In the past two years just about everything from school, to ordering food, to learning piano and Pilates has gone online. People now expect a great online experience. If they don’t have one with your business they’re gone. Instantly.
From inspiring content, to trip planning itineraries, and a seamless booking process, guests will go to the tourism businesses that make things easy. So if you know there’s a weak link in your customer’s online journey, fix it now.
As things go back to normal, your guests will expect things to be more difficult, with varying covid testing requirements, flight delays and cancellations, and protocols like masking continuing for some time.
People will deal with all the crap, if they know what to expect. What they won’t deal with is uncertainty. The risk of being stranded, quarantined or out of pocket for canceled trips won’t be tolerated. Again, make things as seamless as possible if you want high-end bookings.
Health and safety is now a major consideration for affluent travelers, and people are choosing travel destinations based on their covid cases and country vaccination levels. Canada is one of the most highly vaccinated countries in the world, and affluent travelers are taking notice.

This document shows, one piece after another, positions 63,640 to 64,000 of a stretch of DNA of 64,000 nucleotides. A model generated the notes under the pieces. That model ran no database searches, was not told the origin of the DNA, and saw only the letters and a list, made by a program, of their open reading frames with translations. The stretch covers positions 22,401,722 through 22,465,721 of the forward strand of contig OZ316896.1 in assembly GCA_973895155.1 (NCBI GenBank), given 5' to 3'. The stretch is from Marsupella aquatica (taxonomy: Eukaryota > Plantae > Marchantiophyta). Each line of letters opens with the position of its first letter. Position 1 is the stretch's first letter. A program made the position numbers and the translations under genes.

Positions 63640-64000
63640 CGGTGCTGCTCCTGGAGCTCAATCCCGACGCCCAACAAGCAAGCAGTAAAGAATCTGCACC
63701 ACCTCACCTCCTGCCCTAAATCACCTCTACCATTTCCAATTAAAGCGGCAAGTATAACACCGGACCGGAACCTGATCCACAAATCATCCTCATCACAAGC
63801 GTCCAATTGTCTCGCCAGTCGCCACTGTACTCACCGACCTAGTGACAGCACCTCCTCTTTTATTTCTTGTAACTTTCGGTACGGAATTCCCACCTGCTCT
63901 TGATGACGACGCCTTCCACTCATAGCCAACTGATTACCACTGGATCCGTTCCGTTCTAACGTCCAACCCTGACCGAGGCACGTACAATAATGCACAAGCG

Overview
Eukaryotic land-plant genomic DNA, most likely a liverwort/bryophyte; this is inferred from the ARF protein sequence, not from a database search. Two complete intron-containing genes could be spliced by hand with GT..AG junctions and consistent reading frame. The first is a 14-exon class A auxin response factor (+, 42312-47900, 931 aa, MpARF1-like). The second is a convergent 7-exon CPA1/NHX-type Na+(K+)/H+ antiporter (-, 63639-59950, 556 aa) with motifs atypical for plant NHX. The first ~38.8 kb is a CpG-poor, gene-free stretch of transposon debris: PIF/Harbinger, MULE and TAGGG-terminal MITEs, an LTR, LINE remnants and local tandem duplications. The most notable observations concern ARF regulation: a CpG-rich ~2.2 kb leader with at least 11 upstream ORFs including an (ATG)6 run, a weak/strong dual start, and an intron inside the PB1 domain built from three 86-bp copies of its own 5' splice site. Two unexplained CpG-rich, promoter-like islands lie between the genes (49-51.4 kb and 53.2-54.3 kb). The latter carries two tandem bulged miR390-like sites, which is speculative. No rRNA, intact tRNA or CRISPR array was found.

Guests also want to know that you’re taking covid seriously, from having fully vaccinated staff, to following stringent cleaning and disinfection practices, they will choose operators and destinations perceived as being healthy over those that are not.
Concern for the environment is top of mind and guests expect their impact to be minimal, with carbon offsetting used when needed, and their dollars contributing to the local communities they’re visiting. Indigenous and First Nations experiences and authenticity in travel are also ranking highly according to Destination Canada.
As we’ve already seen, the past two years have produced winners and losers in the tourism industry, with guests choosing small group, nature-based experiences over just about everything else.